Auto Repair: HOW DO They Screw Up An Oil Change?

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Auto Repair: HOW DO They Screw Up An Engine oil Change?


"It's about beating the clock." This quote originates from a smart old service director, advising me on how to increase my income as a flat-rate technician. If you've ever wondered why your car doesn't get set correctly, or your entire concerns weren't attended to, you can blame, in part, the flat-rate pay framework.

Flat-rate simply means that your auto mechanic is paid a flat fee for a specific repair, it doesn't matter how long the repair actually takes. Quite simply, if your vehicle needs a water pump, which pays off two time of labor, and the mechanic completes the work in a single hour, he gets paid for two.

In theory, this can work in your favor. If the job takes longer, you still pay just the "predetermined" labor amount. THEORETICALLY, not reality!

The flat-rate pay structure is designed to drive productivity. It is rather effective. The flat-rate pay system encourages technicians to work hard and fast, but it generally does not promote quality.

In terms to getting your car set effectively, the flat-rate pay structure has disastrous effects. Flat-rate technicians are constantly looking for shortcuts to defeat the clock to be able to maximize the amount of hours they invoice. Experienced flat-rate technicians can bill anywhere from 16 to 50 hours in an 8 hour day.

It's these shortcuts and the breakneck swiftness at which smooth rate technicians work that lead to some of the most idiotic mistakes. Inside the rapid-fire pace of an shop I've witnessed technicians start engines with no essential oil. I've seen transmissions lowered, smashing into little bits onto the shop floor. And I've seen autos driven through bay doors--all in the name of "beating the clock."

Flat-rate technicians can get quite elaborate with shortcuts. My favorite was the implementation of the 6-foot-long 2-by-4, which was placed under the engine unit for support while a motor unit support was removed. It made employment predetermined to have 1.5 time achievable in twenty minutes. A win-win, right? The specialist makes extra money; you get your vehicle back faster.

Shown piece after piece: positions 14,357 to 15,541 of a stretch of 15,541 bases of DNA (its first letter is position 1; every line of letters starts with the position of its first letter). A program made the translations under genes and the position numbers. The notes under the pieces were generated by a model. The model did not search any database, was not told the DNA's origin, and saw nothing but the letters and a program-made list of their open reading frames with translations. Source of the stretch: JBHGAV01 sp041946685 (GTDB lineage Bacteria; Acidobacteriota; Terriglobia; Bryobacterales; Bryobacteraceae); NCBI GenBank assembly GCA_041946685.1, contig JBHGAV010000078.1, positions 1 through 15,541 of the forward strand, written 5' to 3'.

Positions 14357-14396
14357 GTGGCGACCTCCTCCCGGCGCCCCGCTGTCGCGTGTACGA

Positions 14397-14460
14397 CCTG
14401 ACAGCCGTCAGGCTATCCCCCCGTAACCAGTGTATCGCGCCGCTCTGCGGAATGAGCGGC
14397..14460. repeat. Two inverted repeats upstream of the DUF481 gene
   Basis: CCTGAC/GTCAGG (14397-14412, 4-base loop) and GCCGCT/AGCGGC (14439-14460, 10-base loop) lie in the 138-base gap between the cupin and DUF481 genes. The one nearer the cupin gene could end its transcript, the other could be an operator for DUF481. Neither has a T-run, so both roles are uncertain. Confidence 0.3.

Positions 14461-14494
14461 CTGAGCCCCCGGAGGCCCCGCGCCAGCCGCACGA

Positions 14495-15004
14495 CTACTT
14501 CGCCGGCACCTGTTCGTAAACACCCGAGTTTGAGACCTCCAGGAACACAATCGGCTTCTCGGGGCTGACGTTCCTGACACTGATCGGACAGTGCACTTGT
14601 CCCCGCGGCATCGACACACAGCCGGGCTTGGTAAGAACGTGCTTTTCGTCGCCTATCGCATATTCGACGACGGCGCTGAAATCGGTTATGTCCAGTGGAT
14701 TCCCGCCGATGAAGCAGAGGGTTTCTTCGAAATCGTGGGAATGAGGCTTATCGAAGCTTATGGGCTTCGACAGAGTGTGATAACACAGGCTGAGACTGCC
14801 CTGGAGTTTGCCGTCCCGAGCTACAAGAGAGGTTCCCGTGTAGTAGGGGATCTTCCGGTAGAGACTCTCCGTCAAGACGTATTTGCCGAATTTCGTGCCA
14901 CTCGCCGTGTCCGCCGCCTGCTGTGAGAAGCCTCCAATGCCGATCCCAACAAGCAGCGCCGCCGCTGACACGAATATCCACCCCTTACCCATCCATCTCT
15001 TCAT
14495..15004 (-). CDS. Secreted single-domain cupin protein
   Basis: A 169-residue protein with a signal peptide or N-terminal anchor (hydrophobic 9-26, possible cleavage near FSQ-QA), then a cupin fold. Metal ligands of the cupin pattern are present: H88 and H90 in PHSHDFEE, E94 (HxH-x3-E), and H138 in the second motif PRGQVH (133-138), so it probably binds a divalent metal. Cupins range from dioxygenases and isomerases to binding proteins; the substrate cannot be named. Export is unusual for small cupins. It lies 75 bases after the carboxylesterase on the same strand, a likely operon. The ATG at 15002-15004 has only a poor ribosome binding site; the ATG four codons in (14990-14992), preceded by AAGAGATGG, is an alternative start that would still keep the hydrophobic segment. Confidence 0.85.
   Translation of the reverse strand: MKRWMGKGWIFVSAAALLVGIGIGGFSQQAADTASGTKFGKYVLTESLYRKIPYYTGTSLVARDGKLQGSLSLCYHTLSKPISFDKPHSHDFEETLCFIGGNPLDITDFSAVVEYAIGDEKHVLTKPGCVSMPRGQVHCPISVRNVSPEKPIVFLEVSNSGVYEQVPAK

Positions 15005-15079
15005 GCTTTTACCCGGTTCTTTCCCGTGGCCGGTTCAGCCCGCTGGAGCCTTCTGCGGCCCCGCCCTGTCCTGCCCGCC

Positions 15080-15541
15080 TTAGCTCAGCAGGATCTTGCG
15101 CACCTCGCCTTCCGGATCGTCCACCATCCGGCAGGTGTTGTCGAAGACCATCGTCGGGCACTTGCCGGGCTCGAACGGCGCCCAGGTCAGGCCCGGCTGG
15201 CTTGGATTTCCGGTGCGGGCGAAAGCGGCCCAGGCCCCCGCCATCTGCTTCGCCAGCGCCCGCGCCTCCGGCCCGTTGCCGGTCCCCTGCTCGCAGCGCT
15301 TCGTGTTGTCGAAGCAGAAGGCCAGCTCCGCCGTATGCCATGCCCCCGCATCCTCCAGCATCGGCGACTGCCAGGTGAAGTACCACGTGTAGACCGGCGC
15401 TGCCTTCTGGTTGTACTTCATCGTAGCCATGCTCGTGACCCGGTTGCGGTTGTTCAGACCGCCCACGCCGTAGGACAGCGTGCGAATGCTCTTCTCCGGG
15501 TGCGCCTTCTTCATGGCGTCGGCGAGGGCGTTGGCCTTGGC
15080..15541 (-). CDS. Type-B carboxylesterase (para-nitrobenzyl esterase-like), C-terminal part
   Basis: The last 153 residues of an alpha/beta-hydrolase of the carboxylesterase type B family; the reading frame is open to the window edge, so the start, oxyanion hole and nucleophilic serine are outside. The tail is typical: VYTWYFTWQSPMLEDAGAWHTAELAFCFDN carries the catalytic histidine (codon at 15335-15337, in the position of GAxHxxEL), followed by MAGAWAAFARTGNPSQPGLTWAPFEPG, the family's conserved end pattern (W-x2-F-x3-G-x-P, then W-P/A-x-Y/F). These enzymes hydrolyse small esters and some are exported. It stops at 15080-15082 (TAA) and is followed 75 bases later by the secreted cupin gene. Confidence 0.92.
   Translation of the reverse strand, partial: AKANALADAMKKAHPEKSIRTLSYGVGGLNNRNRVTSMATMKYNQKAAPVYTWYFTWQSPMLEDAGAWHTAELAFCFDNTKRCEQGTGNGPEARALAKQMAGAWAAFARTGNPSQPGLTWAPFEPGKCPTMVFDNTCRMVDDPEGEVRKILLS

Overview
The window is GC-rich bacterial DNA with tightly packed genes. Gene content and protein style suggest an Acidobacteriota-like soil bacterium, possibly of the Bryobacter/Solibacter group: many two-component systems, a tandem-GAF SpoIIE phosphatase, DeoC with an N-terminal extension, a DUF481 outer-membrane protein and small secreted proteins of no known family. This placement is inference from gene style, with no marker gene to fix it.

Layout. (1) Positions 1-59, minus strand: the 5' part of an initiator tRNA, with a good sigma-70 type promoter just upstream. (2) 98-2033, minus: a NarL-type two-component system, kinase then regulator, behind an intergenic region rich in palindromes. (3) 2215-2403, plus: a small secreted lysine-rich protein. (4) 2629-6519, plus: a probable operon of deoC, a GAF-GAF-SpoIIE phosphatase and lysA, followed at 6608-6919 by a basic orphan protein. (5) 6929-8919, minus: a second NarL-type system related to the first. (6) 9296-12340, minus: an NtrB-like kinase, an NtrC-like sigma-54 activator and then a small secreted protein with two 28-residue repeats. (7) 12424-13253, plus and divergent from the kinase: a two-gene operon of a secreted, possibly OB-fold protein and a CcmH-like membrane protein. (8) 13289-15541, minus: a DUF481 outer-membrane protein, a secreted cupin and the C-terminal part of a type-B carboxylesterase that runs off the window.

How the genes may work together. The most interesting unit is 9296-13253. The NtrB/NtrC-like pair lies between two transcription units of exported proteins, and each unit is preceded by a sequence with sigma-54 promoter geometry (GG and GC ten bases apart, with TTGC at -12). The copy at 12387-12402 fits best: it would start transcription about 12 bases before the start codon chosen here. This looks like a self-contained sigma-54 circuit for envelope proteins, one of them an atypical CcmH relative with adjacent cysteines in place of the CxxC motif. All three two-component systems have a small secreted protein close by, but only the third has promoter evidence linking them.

Actually, oftentimes the placement of this 2-by-4 damaged the oil skillet. Moreover, it induced the car, your car, to balance precariously 6 ft in the air, as the technician manipulated the car lift to access your engine mount.

This plan was abruptly discontinued when a technician's 2-by-4 snapped leading to the automobile to crash nasal down onto the concrete floor.

Sometimes the shortcuts create very understated disturbances, which create problems overtime. A quick example: a car had its transmission serviced with a new filtration, gasket, and fluid. During the process, the technician could save time by bending the transmitting dipstick tube just a bit, in order to get the transmission skillet out faster. The vehicle was reassembled, and the specialist re-bent the tube back to place and off it went--no worries....

Six months later, the automobile delivered with an intermittent misfire. The engine wasn't working on all cylinders. After extensive diagnostics, it was uncovered that the transmitting dipstick tube got chaffed through the engine unit harness, intermittently grounding out an injector. Hmm, that's bizarre. Don't usually note that.

The high-speed environment and the next shortcuts demonstrate the devastating effects of the flat-rate, sales-driven pay composition on the grade of car repairs.

No think about even an engine oil change gets screwed up!

The poor quality of work urged by the flat rate pay structure is disconcerting enough. However, it generally does not stop here. The negative effects of flat-rate get exponentially even worse, as it starts "wide" the entranceway to rip you off!





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